London Metropolitan University Research Institutes

Inclusion or Exclusion: Service provision for street children

Author(s) Bademci, O.  
Publisher London: CiCe  
Year 2010  
Editor P. Cunningham & N. Fretwell, Lifelong Learning and Active Citizenship  
Age group -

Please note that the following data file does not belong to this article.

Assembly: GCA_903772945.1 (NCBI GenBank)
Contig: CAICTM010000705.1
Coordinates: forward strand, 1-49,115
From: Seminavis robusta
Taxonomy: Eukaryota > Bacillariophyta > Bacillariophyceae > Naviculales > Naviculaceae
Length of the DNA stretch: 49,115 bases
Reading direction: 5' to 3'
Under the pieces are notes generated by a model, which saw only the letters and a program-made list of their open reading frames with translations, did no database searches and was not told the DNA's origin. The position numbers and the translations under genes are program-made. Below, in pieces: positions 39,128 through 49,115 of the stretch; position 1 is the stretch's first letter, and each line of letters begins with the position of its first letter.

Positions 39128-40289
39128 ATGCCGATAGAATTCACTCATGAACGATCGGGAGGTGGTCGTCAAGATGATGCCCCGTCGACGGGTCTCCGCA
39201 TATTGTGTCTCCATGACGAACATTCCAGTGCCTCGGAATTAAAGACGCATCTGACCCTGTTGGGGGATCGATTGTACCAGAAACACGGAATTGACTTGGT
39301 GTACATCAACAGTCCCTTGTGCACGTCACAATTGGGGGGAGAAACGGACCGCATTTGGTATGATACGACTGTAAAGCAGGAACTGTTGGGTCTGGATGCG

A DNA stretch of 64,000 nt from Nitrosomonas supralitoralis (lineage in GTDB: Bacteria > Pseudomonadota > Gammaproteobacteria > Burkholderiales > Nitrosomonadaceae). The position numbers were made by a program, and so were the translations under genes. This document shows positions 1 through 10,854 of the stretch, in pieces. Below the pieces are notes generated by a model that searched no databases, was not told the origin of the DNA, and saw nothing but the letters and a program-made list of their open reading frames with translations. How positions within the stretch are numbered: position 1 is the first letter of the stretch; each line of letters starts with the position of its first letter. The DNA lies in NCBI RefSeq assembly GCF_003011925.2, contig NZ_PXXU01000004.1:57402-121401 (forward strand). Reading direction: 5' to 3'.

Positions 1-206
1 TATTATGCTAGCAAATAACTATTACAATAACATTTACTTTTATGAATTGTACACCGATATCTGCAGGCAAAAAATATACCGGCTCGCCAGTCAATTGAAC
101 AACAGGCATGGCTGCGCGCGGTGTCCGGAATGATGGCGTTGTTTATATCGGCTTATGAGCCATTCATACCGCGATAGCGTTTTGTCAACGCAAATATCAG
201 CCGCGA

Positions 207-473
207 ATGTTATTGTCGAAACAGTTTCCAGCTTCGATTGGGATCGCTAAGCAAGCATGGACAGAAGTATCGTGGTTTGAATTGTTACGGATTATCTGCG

As in other developing countries with metropolises, ‘street children’ have constituted one of the most important problems in Turkey, particularly in Istanbul, over the last two decades. The General Directorate of Social Services and Child Protection Agency (hereafter SHÇEK), is the state agency responsible for street children and their protection. The main focus of the study has been to explore the nature and organisation of state welfare service provision for street children in Istanbul and to develop conceptual framework, which describes, illuminates the state welfare service provision for street children in Istanbul from its service providers’ point of view. Critically prepared grounding through the literature survey and preliminary field projects have provided the guidelines for the selection of methods and approaches which have yielded meaningful and reliable results in the hitherto uninvestigated aspects of the fields of service provision for street children in Turkey. The qualitative methodology like the ‘Narrative Interview’ method has been utilised to collect data on the services for street children. The approach taken in research participation with the service providers ranging from senior management through the frontline workers down to the support staff employed by the SHÇEK organisations has been richly rewarded by data amassed on the modus operandi and the shortcomings of these organisations not only supporting the reported results of similar research globally but also providing useful explanation for the apparent perpetuation of the street children problems of Istanbul. The most important result of the research is the demonstration that service provision cannot be assessed without the direct investigation of service providers because the service providers themselves determine the scope and the quality of the service provision. The research has proven that SHÇEK reproduces its marginalisation in the society, consequently of its employees which adversely promotes re-marginalisation of the service users.

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